Lessons learned from the Parkland shooting
One afternoon, that February, the school’s fire alarm goes off, telling students to evacuate. Not long after, the school’s resource officer that there may have been shots fired in the 1200 building. At first, he believed they were firecrackers, but quickly realized it was more than that. Thirty three people were injured, and 17 people were killed in the shooting.
The two-year anniversary has recently passed since the mass shooting at Marjory Stoneman Douglas High Nicholas However, many lessons from the Parkland shooting have been taken into account by schools all over the country, including J.Hop.
John Hopkins Middle School resource officer Bobby Johnson has taken many steps to ensure our school is kept safe. “What really changed was making the campus more secure, and finding the areas we need to secure better, like the perimeter of the campus. We also needed to make sure all the doors close properly, and make sure all the know to secure their classrooms,” he said.
Lockdowns have been taken more seriously since Parkland. Students are required to hide behind a string in their classrooms that marks the blind spot from the door. Lockdowns usually take place once a month as a precaution to ensure a safe environment.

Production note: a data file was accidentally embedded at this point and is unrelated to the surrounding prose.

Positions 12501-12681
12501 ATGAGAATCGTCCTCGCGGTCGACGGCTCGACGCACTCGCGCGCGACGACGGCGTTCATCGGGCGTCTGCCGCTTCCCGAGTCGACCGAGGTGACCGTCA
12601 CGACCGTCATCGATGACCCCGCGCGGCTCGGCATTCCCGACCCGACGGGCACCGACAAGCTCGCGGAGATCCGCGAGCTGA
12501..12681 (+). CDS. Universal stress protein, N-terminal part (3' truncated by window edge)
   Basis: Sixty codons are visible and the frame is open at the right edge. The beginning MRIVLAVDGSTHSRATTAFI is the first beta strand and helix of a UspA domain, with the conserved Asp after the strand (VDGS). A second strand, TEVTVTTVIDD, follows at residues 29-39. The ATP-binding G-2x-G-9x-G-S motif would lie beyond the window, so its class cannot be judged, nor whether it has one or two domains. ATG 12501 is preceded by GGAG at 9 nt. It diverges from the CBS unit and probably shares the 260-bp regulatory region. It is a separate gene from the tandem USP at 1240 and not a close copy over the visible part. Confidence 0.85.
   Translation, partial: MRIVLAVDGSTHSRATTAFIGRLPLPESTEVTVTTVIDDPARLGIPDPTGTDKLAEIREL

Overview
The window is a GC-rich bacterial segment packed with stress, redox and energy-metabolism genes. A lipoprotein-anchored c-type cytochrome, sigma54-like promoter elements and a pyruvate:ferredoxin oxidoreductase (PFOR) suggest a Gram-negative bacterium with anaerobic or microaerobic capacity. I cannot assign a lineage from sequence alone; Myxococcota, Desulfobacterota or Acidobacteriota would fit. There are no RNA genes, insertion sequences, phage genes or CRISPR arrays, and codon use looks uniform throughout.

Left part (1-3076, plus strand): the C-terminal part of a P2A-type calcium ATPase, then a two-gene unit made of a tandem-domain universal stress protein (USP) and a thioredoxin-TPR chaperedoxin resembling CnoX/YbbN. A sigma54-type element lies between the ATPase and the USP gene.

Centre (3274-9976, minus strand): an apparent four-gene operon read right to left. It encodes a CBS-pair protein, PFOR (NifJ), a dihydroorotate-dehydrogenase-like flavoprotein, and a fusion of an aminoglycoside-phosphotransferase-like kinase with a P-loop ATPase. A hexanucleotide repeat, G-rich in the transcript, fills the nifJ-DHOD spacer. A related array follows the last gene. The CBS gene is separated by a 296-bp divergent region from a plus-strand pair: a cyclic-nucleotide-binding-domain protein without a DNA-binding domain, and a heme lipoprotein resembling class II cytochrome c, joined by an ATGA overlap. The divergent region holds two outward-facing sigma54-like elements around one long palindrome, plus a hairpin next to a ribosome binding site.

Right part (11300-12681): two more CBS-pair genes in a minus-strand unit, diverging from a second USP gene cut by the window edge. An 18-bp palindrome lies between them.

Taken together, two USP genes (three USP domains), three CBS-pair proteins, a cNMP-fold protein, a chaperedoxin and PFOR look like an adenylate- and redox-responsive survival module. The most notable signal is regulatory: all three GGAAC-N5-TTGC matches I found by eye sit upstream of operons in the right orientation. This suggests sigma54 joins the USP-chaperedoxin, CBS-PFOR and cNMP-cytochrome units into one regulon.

Some faculty and staff have taken their own precautions since Parkland. “I’ve been more aware of who’s on campus, more aware of students who may have some trouble and aware of the things that have been going around campus,” said administrator Willie Tillman.
Staff on campus try to make sure students feel safe each day at school. Bilee Fischer, the mental health therapist from the Suncoast Center, also shares her concerns.
“Since Parkland, outside of school there is a level of fear that’s associated with [the event] just because you walk into what you believe is a safe environment and you never really know what’s going to happen in that day.”
Some fear may even come from the active assailant drills that we have been practicing here at John Hopkins Middle School. “Kids express their fear and anxiety about the drills. I think as much as it is a preventative measure to do the active assailant drills, they do cause fear and anxiety,” said Fischer.
Since Parkland, survivors have acted to help prevent gun violence. Activists started an annual protest called “March for Lives.” In 2018 the march brought millions together to organize the largest single day protest for gun violence to rally to government officials for action.